The rear panel and seat were covered in Aviattics' exterior lozenge decal with the seat bottom done with Uschi Van Der Rosten woodgrain. The seat belts were two layers of masking tape cut into 1.5mm strips and the buckles were cut from the etched belts in the kit.
The rudder pedals are supposed to be at that angle as the rudder will be offset to starboard. The faces for the compass and tachometer actually came from an old 1/72 Airfix Canberra decal sheet which were cut out using a 1.4mm round punch.

Saturday, 7 May 2016

Fokker E.V/D.VIII update

I managed to get the Uschi Van Der Rosten woodgrain decals on yesterday and today I gave the interior a coat of matt varnish (Winsor and Newton Galeria). I was looking at the Aviattic lozenge decal after I had applied it a week or so ago and was wondering what all the fuss was about but after a coat of matt varnish I understand why people consider them the best...WOW!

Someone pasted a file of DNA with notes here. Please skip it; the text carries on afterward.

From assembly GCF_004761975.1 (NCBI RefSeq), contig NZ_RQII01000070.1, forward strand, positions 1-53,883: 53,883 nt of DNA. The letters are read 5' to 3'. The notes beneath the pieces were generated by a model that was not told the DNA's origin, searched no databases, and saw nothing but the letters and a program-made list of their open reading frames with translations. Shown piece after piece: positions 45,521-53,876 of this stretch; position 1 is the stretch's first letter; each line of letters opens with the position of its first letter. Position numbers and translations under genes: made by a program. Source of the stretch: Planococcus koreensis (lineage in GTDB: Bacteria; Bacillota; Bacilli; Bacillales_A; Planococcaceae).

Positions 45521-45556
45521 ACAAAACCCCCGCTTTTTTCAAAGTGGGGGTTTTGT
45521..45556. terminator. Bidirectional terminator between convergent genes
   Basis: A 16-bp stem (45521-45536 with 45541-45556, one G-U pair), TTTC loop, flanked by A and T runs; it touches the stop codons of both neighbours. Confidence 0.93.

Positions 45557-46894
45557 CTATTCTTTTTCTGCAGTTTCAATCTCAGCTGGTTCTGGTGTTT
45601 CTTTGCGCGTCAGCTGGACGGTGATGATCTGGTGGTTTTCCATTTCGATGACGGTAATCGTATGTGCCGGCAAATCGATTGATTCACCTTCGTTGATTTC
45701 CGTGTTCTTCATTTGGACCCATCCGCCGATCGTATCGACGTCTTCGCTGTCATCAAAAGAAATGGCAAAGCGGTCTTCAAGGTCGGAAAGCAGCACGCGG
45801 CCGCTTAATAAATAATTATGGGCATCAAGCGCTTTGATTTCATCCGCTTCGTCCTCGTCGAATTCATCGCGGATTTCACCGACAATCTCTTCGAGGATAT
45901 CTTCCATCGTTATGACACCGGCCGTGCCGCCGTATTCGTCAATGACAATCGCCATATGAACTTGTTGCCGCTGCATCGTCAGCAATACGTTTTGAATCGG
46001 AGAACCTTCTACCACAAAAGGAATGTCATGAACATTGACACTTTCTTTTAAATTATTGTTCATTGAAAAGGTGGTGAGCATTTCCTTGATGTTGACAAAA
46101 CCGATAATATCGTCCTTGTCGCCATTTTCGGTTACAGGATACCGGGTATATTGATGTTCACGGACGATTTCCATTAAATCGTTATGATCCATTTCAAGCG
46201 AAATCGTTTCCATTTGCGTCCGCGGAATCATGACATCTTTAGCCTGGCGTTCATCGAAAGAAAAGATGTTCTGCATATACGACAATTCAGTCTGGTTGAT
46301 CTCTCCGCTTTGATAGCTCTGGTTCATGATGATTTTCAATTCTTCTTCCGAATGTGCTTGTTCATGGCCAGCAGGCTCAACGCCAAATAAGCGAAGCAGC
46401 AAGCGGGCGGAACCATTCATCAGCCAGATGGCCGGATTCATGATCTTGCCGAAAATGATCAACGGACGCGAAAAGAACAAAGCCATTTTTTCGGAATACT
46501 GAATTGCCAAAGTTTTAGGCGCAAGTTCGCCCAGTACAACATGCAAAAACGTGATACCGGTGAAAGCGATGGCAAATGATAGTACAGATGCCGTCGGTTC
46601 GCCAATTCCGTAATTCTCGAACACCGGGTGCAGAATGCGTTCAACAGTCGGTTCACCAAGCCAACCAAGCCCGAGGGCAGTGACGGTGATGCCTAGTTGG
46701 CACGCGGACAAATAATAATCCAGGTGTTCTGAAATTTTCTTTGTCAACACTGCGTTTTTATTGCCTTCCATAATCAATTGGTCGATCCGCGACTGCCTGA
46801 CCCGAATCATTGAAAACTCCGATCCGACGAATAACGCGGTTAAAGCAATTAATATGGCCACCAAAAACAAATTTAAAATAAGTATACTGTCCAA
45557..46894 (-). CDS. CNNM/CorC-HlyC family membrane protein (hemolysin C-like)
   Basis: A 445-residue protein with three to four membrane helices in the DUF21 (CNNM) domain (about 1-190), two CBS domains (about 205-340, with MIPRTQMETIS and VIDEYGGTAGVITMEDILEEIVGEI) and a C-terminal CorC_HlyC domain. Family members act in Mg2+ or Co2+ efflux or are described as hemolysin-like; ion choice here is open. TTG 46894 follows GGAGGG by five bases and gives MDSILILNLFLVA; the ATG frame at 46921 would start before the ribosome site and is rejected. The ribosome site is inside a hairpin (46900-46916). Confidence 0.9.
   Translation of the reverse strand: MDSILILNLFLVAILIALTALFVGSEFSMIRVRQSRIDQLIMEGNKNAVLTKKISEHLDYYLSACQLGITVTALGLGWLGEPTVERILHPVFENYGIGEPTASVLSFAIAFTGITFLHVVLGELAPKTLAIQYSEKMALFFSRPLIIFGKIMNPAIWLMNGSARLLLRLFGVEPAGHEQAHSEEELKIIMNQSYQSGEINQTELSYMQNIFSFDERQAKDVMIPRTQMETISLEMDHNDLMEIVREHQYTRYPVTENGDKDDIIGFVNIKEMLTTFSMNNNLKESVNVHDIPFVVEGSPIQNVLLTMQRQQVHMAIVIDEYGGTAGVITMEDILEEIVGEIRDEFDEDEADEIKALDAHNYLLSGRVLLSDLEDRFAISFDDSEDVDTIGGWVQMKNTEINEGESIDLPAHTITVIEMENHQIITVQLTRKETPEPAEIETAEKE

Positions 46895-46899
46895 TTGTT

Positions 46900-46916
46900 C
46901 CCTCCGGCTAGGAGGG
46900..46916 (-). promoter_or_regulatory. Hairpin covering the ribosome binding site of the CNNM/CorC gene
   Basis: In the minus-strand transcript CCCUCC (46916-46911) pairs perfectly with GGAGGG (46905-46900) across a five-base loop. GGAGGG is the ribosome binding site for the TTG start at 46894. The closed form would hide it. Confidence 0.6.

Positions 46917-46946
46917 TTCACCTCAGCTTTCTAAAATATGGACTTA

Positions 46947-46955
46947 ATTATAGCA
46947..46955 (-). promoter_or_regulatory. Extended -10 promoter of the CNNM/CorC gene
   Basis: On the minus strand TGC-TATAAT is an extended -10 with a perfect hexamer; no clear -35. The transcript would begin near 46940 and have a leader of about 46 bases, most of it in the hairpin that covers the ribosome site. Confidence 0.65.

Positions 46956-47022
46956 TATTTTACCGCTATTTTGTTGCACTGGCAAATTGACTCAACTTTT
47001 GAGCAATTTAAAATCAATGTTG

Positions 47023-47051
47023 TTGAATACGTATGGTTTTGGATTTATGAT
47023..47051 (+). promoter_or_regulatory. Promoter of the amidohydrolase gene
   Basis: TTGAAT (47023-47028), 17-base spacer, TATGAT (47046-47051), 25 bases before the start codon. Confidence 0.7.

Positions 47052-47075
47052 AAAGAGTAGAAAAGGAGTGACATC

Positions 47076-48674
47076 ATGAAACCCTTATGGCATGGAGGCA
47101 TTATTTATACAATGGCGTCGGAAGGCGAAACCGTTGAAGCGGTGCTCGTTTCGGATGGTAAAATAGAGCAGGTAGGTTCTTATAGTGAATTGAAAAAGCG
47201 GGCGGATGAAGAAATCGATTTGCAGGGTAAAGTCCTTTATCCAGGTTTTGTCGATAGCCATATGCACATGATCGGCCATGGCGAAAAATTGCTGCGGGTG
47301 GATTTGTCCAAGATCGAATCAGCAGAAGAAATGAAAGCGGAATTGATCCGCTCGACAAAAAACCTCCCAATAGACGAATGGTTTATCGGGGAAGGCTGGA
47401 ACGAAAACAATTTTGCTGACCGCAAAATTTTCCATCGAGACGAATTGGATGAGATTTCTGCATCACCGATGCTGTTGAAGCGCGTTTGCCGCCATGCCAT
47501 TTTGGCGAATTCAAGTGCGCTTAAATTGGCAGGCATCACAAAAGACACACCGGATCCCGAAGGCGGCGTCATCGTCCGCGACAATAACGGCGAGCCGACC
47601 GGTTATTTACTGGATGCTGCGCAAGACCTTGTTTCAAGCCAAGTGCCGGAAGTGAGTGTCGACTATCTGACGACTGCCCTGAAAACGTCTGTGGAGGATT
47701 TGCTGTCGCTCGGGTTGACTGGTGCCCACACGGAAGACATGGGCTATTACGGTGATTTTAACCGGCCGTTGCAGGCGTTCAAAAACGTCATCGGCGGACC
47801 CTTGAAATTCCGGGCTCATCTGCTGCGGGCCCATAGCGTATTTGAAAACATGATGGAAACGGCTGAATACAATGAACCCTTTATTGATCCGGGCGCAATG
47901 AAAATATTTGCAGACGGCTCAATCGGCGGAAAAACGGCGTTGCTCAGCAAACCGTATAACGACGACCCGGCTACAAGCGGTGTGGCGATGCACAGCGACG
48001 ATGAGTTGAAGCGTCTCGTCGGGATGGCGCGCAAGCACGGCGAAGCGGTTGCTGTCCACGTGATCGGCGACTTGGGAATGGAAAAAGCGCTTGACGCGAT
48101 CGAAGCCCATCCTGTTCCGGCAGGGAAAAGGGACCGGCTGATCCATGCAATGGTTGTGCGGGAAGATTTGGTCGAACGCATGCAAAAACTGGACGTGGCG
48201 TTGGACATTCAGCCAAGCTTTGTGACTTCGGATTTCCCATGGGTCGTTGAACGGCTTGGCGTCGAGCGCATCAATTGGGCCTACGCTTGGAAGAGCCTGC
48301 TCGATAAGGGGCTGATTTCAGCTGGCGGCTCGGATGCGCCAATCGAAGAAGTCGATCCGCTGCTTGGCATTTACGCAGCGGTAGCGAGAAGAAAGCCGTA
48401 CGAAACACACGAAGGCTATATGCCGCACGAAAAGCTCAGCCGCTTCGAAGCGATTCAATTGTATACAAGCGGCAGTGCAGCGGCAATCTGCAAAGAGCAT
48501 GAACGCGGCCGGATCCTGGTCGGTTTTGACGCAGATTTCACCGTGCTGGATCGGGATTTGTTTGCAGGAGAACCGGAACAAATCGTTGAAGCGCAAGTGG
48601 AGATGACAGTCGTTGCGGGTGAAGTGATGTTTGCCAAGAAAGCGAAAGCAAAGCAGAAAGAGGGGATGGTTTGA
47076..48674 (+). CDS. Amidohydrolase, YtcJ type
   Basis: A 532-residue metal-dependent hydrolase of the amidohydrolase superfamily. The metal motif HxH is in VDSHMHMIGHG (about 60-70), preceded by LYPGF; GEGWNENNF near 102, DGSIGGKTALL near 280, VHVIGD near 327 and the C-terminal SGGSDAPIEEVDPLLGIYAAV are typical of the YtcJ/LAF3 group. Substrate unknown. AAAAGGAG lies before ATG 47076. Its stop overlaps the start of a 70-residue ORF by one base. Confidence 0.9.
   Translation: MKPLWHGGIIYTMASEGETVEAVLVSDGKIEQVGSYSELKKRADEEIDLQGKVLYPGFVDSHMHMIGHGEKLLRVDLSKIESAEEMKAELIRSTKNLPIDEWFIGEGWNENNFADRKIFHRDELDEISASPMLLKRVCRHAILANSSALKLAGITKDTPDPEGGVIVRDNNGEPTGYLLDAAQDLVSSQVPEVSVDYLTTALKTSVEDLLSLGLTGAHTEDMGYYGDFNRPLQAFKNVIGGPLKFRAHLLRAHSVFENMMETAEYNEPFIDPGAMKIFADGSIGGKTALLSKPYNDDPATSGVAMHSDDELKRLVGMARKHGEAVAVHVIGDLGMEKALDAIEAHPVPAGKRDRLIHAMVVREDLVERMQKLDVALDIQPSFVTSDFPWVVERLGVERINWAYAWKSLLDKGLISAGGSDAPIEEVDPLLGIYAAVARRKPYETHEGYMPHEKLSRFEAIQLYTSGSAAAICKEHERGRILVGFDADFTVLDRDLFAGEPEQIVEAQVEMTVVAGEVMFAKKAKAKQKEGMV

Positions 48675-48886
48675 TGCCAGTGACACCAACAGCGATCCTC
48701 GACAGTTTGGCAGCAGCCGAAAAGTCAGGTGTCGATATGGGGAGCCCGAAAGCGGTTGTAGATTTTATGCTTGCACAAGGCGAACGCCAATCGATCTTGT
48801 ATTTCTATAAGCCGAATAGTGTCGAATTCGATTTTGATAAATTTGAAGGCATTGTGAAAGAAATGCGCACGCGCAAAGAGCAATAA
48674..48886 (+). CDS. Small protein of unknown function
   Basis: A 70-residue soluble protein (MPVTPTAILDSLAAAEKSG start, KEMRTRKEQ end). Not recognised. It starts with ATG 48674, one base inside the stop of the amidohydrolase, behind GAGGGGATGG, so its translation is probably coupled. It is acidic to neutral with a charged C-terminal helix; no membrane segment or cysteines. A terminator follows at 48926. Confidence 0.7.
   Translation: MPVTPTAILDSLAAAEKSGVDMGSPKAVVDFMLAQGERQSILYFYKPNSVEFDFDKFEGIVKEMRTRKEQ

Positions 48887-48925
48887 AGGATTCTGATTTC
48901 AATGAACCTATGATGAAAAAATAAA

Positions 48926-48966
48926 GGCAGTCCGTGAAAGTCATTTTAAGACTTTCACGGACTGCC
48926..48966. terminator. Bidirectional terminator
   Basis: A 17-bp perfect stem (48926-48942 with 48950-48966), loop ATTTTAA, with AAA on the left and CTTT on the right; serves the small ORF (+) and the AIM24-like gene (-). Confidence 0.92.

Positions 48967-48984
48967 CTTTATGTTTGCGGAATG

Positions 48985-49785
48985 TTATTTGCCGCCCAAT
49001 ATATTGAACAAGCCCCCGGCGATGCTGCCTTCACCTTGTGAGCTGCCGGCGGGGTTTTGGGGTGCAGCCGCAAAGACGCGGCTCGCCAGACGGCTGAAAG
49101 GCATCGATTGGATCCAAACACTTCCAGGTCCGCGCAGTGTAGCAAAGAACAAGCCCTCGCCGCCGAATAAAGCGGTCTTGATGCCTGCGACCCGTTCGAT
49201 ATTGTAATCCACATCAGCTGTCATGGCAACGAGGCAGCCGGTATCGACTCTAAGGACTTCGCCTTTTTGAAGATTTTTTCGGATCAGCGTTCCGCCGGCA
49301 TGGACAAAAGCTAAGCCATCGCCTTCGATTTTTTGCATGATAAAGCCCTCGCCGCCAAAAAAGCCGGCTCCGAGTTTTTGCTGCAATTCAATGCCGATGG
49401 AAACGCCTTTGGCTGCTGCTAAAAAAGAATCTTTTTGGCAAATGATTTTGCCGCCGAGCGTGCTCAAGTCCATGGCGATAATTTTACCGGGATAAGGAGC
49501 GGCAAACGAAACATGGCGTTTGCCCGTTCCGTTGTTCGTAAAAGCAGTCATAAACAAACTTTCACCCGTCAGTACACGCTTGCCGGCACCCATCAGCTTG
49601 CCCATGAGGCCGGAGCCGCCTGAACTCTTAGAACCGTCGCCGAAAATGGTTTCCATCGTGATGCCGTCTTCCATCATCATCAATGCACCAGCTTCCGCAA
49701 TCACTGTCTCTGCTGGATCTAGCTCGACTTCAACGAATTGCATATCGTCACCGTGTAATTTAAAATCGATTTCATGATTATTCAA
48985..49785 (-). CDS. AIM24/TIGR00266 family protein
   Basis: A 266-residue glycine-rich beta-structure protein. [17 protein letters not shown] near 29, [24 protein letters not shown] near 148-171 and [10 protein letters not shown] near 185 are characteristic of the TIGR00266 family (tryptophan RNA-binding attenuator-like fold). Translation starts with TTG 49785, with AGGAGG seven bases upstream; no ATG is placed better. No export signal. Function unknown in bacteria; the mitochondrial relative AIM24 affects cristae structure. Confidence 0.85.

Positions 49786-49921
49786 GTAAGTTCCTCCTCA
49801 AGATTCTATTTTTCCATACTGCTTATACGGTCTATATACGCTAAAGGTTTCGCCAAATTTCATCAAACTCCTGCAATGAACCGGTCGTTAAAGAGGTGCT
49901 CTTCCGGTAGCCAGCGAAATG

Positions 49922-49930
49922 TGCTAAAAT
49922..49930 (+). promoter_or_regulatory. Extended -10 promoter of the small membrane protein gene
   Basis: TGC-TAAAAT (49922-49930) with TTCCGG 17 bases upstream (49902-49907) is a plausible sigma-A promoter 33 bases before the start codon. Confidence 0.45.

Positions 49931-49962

The weave pattern in it is amazing! I can't wait to do the fuselage exterior.
Uschi VDR wood grain is pretty damned good too;
Now that the interior has been matted down I can now get on with finishing it before gluing the fuselage together.

Friday, 6 May 2016

Masking road wheels

While there are some handy hints and tips going around at the moment, here's one from me regarding the masking of roadwheels on tanks. Some of you (yes YOU) spend a fortune on wheel masks from aftermarket manufacturers especially if you make a lot of tanks, trucks etc so here's my method of doing them.